Holden is just one piece in GM’s global restructuring puzzle

Holden is just one piece in GM’s global restructuring puzzle

In the wake of the global financial crisis, Holden’s parent company, General Motors was placed on life support. Its fortunes collapsed along with the US economy, leading the United States government to bail it out as part of an $80 billion automotive industry assistance package.

On the back of this public support the auto giant recovered. It now appears to be aggressively repositioning itself in the global automotive industry – a fact that has largely been ignored in the unfolding crisis surrounding the future of Holden in Australia.

Debate around whether Holden plans to withdraw from Australia reached fever pitch, with Holden boss Mike Devereux telling a Productivity Commission inquiry no decision had been made.

But offshore reporting has drawn attention to major restructuring of GM’s Asian operations. To rein in costs at its plants in Korea, GM recently announced that it would phase out export of its Chevrolet Cruze model to Europe. It seems it plans to consolidate around its Opel and Vauxhall brands.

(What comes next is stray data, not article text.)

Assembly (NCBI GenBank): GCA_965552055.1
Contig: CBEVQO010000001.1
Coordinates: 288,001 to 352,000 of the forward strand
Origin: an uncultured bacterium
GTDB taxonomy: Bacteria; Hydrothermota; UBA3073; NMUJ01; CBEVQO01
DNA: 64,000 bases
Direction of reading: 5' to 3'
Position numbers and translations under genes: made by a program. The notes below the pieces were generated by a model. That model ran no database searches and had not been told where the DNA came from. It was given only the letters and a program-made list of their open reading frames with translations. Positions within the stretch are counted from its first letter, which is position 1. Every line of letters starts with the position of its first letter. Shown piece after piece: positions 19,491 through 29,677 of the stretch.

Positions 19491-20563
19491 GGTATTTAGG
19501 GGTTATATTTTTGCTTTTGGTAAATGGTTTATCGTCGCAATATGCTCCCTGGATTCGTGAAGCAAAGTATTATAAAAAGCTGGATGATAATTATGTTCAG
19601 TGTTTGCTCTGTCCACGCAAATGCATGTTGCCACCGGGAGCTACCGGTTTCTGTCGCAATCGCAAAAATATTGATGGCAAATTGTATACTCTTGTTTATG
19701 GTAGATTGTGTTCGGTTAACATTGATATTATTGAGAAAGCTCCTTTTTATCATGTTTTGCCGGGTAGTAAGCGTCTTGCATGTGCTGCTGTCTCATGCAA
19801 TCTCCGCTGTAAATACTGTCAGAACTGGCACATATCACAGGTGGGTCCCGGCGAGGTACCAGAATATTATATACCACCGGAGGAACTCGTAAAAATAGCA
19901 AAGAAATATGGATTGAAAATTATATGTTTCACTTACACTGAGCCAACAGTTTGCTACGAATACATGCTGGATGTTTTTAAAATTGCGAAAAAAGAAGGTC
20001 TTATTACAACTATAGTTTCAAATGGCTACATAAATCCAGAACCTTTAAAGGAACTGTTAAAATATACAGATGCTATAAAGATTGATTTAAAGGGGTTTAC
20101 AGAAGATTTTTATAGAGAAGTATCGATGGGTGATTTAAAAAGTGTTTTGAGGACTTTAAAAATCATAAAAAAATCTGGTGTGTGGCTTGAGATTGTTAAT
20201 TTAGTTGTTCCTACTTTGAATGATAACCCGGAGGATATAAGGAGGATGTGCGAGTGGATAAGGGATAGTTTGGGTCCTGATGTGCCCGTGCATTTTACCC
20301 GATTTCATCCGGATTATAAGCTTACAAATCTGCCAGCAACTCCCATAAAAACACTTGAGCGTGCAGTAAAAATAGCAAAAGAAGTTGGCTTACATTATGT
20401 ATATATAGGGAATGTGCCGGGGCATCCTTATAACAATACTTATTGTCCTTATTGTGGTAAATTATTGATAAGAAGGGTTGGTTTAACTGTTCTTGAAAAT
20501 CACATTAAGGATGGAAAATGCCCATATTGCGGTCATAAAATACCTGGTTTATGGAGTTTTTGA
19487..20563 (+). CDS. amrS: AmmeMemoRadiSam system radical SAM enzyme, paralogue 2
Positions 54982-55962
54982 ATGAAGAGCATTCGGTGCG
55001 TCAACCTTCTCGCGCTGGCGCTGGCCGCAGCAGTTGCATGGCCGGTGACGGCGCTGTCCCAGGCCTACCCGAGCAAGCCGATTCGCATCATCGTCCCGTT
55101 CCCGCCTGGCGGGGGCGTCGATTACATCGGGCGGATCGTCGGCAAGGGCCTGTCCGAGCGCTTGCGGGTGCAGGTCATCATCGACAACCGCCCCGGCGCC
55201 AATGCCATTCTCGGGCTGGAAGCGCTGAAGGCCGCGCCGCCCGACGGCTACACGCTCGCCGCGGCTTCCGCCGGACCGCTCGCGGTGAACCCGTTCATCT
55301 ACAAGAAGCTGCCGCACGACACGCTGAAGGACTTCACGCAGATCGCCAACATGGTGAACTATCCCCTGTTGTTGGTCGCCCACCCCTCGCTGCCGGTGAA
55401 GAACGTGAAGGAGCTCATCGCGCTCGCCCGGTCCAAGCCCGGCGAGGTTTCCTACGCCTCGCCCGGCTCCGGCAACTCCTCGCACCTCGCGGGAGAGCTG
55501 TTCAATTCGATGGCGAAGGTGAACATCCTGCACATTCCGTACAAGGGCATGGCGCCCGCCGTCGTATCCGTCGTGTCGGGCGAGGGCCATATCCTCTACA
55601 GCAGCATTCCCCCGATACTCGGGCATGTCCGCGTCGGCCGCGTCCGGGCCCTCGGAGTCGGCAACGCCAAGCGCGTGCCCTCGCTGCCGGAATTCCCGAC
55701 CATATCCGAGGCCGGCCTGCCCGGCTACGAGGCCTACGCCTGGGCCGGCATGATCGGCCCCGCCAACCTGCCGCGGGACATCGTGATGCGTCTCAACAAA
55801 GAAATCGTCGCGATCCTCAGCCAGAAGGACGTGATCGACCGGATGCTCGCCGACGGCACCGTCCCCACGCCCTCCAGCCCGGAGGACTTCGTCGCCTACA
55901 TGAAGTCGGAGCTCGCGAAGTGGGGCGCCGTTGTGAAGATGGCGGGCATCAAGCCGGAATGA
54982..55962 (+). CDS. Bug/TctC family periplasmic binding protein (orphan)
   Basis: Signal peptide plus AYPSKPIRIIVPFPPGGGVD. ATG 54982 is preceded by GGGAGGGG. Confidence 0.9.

While the scale of GM’s Korean operations dwarfs its Australian presence, it is clearly not immune to global auto industry pressures. The Wall Street Journal recently reported that GM Korea “last year produced more than 2 million car-kits and vehicles, mostly for export”.

What does all this mean for GM in Australia? While Holden is an icon in Australia, it is a very small player in the global automotive industry – an industry rapidly being relocated to low cost manufacturing nations. To survive in Australia there is no doubt that it will need substantial co-investment from the Coalition government. There is nothing unusual about this.

The automotive industry is one of many that receives government assistance, joining the agricultural and mining sectors as major beneficiaries of government support. The key questions for policymakers remain – is there significant public benefit from continuing to support the industry and what level and form of investment would help to secure GMH till early 2020?

Let’s look at the cost of keeping GMH in Australia relative to the cost of losing it. The price of keeping GMH is appears to be around $150 million per year of government co-investment.

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